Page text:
Camping Supplies Westfield MA
Dick's Sporting Goods
Modell's Sporting Goods
393 Memorial Avenue - Century Shopping Center
West Springfield, MA
10:00AM - 9:00PM MONDAY - THURSDAY
9:00AM - 9:00PM FRIDAY - SATURDAY
10:00AM - 6:00PM SUNDAY
Tennis by Kelly
33 Windmill Springs
Valley Bicycle and Repair Shop Inc
10 Hartford Avenue
State Line Cycles
270 Enfield Street
Wilderness Experiences Unlimited
526 College Highway
50 Holyoke Street, #DP02
Golf Day Shop, Golf Hitting Cage, Golf Trade-In Program, Ski-Snowboard Jr. Season Lease, Delivery & Assembly
Monday - Saturday: 10:00am - 9:30pm
Sunday: 11:00am - 6:00pm
Holiday hours may vary.
Don Gleason''s Camping Supply, Inc.
9 Pearl Street
Taylor Rental Center of EnfieldQ
150 Enfield Street
Just Rite Auto Trim
33 Palomba Drive
Five Fun Things to Do on a Camping Trip
November 14, 2010 by Diane Berry · 2 Comments
When we finally gather all of our family members together and whisk them off to the great outdoors for a camping adventure, we look for things we can all do together. Several criteria naturally present themselves while we search for possible activities. It must help us spend time together as a family and take advantage of the natural setting we are enjoying. Ideally, it will also help us to learn or appreciate something about the area we are visiting. Here are five easy ideas that campers of all ages should be able to participate in and enjoy:
- Purchase or borrow a book that outlines the vegetation common to the area and take a nature hike together seeing how many elements of vegetation native to the area you can locate.
- Embark on a wild flower photo safari, snapping digital photos of as many different wildflowers you can each find. You could even divide up into teams and have a competition to see who “collects” the greatest number of different photos.
- Make it a task for each family member to learn something unique about the area you are visiting or the campground in which you are staying and, around the campfire at night, present a “news broadcast” about that piece of information educating other family members on your topic of interest. Some examples might include the location and focus of a nature trail hidden in the campground, how the state park or campground received its name and what makes the natural area that you are in different from your home state or city. Topics are limited only by your imagination. Even the youngest members of the family should be able to come up with a new piece of information about the area to share, perhaps even surprising older family members with their creativity and ability to keep a secret about their findings.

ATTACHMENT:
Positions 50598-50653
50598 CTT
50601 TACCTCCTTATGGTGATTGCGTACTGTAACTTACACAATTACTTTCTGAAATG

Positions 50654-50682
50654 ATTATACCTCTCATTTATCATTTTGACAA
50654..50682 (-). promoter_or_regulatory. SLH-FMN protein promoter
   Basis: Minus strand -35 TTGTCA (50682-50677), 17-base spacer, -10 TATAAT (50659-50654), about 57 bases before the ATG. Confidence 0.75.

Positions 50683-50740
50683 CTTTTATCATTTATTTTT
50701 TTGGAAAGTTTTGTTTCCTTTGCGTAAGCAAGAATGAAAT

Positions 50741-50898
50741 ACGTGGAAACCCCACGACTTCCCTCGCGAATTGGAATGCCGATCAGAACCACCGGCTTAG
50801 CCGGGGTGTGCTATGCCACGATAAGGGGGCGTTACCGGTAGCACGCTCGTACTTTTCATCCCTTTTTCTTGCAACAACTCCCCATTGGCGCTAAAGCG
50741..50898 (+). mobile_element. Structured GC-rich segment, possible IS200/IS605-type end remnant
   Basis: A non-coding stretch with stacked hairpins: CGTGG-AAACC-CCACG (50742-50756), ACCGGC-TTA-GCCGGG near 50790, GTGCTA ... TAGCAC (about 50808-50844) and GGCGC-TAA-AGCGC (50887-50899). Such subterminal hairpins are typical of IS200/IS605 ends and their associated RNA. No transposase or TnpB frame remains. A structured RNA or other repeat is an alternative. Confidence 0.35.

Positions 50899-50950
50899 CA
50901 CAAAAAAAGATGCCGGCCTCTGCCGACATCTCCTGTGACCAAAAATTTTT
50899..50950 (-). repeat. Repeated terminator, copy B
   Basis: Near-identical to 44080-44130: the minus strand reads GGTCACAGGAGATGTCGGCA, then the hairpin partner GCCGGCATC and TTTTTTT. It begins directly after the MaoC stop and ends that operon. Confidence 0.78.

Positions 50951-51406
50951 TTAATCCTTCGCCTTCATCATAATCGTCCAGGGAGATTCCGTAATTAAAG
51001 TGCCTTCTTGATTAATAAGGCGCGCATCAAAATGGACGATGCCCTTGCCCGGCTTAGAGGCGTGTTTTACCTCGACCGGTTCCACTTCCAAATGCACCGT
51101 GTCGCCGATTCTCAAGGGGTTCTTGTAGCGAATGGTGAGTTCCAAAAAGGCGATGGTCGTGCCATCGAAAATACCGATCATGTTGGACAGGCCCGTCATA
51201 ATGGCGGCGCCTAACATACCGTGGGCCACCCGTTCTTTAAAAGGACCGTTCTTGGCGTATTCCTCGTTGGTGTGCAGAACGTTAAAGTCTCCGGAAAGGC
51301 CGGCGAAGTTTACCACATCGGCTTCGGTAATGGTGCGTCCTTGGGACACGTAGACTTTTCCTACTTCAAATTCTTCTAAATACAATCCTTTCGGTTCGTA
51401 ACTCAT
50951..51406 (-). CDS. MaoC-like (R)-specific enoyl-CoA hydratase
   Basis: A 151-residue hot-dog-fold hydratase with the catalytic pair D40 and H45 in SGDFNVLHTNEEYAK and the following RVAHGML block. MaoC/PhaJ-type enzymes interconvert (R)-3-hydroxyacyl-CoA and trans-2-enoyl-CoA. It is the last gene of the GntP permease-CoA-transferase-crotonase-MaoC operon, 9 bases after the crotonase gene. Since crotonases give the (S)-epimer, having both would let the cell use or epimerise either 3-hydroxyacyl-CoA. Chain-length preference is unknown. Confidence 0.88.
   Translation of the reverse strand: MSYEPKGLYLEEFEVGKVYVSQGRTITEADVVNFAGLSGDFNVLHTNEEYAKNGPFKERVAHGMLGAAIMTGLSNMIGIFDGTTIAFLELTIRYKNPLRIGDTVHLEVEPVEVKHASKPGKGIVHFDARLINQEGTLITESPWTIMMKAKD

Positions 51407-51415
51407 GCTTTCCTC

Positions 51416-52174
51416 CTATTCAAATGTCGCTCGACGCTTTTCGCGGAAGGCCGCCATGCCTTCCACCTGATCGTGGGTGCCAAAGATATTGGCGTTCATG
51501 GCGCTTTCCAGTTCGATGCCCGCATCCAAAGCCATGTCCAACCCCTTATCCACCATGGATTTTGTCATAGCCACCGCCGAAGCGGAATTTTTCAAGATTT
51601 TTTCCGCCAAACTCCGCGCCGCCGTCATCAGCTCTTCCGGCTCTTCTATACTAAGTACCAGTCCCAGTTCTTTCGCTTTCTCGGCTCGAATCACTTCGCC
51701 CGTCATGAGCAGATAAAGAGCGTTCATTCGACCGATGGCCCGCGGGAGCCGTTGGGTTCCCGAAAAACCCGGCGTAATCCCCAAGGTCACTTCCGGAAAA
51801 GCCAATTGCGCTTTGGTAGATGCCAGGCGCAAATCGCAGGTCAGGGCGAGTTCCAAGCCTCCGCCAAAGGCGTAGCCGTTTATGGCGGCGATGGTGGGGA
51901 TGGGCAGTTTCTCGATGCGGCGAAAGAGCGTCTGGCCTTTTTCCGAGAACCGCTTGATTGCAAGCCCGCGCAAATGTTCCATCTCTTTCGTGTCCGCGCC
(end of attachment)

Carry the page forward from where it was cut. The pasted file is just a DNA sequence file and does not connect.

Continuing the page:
Maple, Basswood and Oak leaves
A “scavenger hunt” for leaves from all of the different trees common to the area, park or campground. Be sure to caution that the leaves should be found lying on the ground, not ripped off of living trees.
- Finally, when hunger pangs erupt, try holding a contest for the most creative snack to share around the campfire in the evening. This should not involve any intentionally nasty or disgusting concoctions, just a pairing of several foods the participant might like in combination with each other.
Red chili peppers, native to New Mexico, which we added to our salsa
Who knows, a new favorite might just be developed. Be sure to make a rule that everyone helps to clean up! While this last suggestion may not teach you anything new about the area you are visiting unless you are incorporating a local delicacy in your new snack, it might just help you to enjoy it with a new tasty treat around a crackling campfire.
There are many other creative ways to spend time together as a family while camping. If you are running short of ideas, however, start with a few of these and they m...
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